Tribute albums often provide quite a mismatch between the artist being honored and the bands doing the honors. On paper, He Was Fab looks like a good match, with modern power pop revivalists tackling the songs of the late George Harrison. The reality is that they don't really do Harrison too many favors. So much of Harrison's appeal was in his idiosyncratic and individual delivery, and many of these bands steamroll over the subtlety that Harrison brought to his music. The first song is one of the worst offenders: the Drowners turn Harrison's lovely "While My Guitar Gently Weeps" into a distorted, neo-glam rocker that wouldn't sound too out of place on a Poison album, only not as good as that. Others who seem to miss the point are Ed James, whose new wave-sounding "If I Needed Someone" sounds like it was performed by the band the nerds formed for the talent show in Revenge of the Nerds; Wendy IP, who turns in a clunky, rinky-dink version of "When We Was Fab"; Jason Byrd, who pretty much massacres "Something" with ham-handed guitar playing; and the Brambles, who add some unfortunate synthesizers to their uninspired take of "What Is Life." These few bad apples almost spoil the whole bunch, which is too bad, because most of the bands here do a respectable job of translating Harrison's work. Some of the best are Chris Richards' chiming take on "You Like Me Too Much"; the Lolas' lo-fi strum through "I Need You"; Champale's low-key, near-epic version of one of Harrison's best songs, "I'd Have You Anytime"; and Blue Cartoon's version of "I Want to Tell You" that has Lennon-esque vocals and a hint of Harrison's trademark slide-guitar sound. There are the beginnings of a very good tribute to Harrison here. His devoted fans will no doubt enjoy this; for others who are drawn in by the promise of good modern pop versions of Harrison's songs, there may be some disappointment.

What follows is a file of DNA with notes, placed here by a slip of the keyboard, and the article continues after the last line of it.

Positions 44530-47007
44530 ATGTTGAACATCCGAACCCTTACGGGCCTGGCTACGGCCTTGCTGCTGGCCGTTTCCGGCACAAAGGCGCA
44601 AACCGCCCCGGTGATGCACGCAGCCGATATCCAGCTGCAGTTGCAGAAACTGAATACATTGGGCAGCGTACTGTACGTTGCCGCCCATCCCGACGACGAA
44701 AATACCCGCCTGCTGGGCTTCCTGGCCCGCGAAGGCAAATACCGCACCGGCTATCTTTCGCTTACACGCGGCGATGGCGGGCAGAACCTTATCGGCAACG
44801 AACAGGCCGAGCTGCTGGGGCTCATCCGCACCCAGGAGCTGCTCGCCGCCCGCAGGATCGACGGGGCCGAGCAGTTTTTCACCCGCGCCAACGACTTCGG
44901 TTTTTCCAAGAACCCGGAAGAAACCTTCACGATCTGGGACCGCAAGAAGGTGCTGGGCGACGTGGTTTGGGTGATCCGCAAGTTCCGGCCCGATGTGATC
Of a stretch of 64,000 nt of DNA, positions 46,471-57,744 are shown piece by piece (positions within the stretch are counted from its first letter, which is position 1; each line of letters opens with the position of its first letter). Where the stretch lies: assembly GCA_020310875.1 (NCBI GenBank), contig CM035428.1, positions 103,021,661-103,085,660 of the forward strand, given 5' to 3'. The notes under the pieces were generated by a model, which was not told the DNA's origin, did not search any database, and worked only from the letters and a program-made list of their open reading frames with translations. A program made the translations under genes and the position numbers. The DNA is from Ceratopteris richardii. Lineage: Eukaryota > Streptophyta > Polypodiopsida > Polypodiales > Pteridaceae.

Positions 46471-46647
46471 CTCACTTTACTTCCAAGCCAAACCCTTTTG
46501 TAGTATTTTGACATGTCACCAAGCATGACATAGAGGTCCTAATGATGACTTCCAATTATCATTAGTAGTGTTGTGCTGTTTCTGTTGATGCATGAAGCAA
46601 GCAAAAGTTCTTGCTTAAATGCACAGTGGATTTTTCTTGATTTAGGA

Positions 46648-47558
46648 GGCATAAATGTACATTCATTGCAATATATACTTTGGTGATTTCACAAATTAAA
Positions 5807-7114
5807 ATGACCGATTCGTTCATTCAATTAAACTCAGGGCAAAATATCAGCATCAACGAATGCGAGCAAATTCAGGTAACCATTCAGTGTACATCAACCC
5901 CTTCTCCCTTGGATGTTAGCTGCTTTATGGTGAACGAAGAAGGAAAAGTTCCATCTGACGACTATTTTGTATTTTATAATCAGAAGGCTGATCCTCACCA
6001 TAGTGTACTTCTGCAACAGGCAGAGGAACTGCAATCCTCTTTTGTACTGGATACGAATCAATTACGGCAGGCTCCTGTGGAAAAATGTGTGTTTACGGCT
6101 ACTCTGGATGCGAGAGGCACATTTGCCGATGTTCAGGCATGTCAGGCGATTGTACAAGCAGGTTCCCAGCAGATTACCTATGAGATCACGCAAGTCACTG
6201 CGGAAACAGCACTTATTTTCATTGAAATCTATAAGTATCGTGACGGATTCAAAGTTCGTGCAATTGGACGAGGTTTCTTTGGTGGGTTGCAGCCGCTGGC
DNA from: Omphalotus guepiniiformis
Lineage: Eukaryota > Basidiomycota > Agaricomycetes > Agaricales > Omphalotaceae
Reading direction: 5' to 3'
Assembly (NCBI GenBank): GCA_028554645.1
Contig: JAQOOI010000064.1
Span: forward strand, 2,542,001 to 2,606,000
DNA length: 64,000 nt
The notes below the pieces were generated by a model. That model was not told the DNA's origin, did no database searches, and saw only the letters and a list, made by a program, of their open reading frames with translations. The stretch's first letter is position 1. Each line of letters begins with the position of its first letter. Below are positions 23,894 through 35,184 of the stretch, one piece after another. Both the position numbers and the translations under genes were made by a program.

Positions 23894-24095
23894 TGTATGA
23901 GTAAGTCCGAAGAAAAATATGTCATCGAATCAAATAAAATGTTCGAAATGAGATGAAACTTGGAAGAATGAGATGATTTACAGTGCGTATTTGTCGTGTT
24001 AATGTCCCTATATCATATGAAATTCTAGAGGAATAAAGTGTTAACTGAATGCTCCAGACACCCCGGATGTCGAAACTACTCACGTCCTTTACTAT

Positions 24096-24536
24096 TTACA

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AllMusic Review by Tim Sendra